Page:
Wednesday, March 19, 2014

How To Climb A Mountain

It is not just people who have physically climbed a mountain who know what it takes to take on and conquer a big goal. They know that somewhere along the road between the decisions to take on this big thing and reaching the summit, there is a place where an obsession develops.

That obsession has something to do with pain or pleasure. It has something to do with the fact that the pain and pleasure is bigger than the fear of failure.

Let me explain:  If you interview many people who take on big things, there is usually something bigger behind their motive.  A pain so big that they want to conquer it with a symbolic conquering of a big goal, like climbing a mountain, or a glory so sweet that the agony of reaching for the goal or summit that mountain, makes it all worthwhile.

And that is where the secret lies of how to climb a mountain. Finding and using the pain or pleasure as motivator.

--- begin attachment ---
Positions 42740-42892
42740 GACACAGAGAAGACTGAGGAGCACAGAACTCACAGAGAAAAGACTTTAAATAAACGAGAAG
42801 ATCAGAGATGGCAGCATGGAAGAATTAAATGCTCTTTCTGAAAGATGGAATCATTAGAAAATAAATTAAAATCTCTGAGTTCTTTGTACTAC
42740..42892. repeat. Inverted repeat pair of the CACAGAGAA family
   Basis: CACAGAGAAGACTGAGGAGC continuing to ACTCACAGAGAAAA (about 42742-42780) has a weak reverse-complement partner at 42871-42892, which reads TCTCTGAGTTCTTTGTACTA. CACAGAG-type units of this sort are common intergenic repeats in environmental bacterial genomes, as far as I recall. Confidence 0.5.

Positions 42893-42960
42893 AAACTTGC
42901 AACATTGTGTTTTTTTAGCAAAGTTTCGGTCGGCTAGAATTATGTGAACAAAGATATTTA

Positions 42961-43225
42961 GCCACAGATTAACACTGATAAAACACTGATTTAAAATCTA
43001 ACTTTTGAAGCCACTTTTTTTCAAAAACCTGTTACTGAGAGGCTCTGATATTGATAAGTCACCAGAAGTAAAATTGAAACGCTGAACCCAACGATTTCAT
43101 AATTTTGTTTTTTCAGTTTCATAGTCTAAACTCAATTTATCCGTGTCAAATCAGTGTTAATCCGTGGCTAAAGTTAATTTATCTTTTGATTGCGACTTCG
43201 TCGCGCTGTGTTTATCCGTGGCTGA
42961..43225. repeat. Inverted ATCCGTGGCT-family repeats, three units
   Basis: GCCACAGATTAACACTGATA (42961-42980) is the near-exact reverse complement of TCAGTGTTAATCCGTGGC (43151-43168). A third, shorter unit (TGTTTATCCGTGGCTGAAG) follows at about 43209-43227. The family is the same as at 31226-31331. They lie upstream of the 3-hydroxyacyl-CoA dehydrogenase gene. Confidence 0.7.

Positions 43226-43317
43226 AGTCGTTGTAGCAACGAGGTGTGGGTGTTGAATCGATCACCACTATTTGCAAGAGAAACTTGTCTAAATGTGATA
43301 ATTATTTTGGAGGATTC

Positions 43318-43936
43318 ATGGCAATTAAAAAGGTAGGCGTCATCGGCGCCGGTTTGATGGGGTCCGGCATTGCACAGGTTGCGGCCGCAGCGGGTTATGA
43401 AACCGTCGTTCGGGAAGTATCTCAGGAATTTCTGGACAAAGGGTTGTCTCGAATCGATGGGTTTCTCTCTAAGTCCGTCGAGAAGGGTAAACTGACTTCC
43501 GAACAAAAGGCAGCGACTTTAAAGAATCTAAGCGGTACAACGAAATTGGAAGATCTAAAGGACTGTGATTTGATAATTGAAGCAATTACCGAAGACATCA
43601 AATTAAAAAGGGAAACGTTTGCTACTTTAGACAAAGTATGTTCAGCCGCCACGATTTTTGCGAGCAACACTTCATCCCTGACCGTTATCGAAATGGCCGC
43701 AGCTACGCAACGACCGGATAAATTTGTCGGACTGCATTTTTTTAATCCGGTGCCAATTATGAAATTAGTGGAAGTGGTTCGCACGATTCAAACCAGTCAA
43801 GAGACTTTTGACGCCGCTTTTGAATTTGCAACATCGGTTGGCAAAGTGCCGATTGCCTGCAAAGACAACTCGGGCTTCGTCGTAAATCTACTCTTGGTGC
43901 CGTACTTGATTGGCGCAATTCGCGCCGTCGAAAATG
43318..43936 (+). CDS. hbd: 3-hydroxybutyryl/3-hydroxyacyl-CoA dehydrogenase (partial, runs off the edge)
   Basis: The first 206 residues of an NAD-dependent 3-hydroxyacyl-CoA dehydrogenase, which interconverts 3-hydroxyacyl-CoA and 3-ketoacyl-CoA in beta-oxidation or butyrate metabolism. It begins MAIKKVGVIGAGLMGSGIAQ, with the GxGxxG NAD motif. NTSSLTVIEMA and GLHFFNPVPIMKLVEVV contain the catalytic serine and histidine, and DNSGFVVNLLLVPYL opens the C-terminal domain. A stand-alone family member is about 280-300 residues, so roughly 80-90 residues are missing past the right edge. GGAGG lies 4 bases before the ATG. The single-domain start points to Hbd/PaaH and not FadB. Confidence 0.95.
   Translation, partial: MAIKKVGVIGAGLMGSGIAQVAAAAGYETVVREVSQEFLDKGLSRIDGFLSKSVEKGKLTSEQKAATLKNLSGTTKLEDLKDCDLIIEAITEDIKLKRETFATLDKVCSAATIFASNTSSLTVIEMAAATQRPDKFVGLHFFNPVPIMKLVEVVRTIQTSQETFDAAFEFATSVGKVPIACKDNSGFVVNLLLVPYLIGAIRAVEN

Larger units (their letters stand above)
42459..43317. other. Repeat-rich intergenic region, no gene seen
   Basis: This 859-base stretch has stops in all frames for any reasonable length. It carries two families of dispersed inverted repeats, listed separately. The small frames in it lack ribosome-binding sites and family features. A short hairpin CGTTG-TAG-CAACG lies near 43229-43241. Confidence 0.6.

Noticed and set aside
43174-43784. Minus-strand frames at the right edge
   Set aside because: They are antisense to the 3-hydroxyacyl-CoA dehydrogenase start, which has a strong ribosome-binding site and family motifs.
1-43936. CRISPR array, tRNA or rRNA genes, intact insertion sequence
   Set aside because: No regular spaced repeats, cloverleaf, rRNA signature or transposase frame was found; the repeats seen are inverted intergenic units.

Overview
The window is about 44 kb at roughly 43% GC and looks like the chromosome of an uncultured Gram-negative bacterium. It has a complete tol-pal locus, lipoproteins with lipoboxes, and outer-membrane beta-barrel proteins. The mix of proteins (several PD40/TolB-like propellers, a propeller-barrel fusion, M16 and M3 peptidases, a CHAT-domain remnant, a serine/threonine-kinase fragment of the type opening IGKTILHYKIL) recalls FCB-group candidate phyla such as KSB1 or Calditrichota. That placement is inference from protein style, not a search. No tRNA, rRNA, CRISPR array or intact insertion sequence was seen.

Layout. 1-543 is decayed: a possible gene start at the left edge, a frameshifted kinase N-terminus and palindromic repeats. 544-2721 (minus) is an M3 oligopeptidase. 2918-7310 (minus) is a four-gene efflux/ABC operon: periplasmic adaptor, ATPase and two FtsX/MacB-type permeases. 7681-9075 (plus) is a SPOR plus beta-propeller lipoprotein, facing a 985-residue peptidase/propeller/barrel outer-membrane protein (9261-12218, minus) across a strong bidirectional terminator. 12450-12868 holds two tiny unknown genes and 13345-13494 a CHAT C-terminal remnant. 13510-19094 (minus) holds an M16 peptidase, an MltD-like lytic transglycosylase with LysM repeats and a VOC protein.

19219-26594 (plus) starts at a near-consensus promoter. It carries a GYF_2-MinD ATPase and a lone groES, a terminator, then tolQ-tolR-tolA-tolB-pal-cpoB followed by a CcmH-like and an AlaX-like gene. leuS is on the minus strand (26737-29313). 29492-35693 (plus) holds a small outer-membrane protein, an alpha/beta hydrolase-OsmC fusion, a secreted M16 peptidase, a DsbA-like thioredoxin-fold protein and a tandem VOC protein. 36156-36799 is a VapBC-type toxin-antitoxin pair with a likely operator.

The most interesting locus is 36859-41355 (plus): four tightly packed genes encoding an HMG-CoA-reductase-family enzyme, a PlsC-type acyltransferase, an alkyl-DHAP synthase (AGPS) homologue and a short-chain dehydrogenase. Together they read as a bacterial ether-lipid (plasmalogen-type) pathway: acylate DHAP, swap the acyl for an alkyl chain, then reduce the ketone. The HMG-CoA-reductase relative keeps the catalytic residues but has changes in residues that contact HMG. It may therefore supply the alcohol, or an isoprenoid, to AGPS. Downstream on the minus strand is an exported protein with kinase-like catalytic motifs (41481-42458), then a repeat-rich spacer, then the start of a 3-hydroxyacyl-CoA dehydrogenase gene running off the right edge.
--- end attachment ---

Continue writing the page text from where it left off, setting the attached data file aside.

If we could all find the motivator in our goals, we would reach them all.  But, unfortunately, we don’t. 

We go after goals which are someone else’s idea:  We try and lose unnecessary weight because the world tells us that we need to be thin and slender to be acceptable; we work at jobs which decimate our families and lives because we think that being able to afford and show off the "bling" is a sign of success.  We fail at those things and then wonder why.  Then we go and see a shrink and take pills to make it all better.  

The core problem is that we chase goals for the wrong reason – they belong to someone else’s idea of happiness.

If you chase a goal – make sure that the motivator belongs to you and you only, for the right reasons.  And then use that motivator to achieve anything you with.


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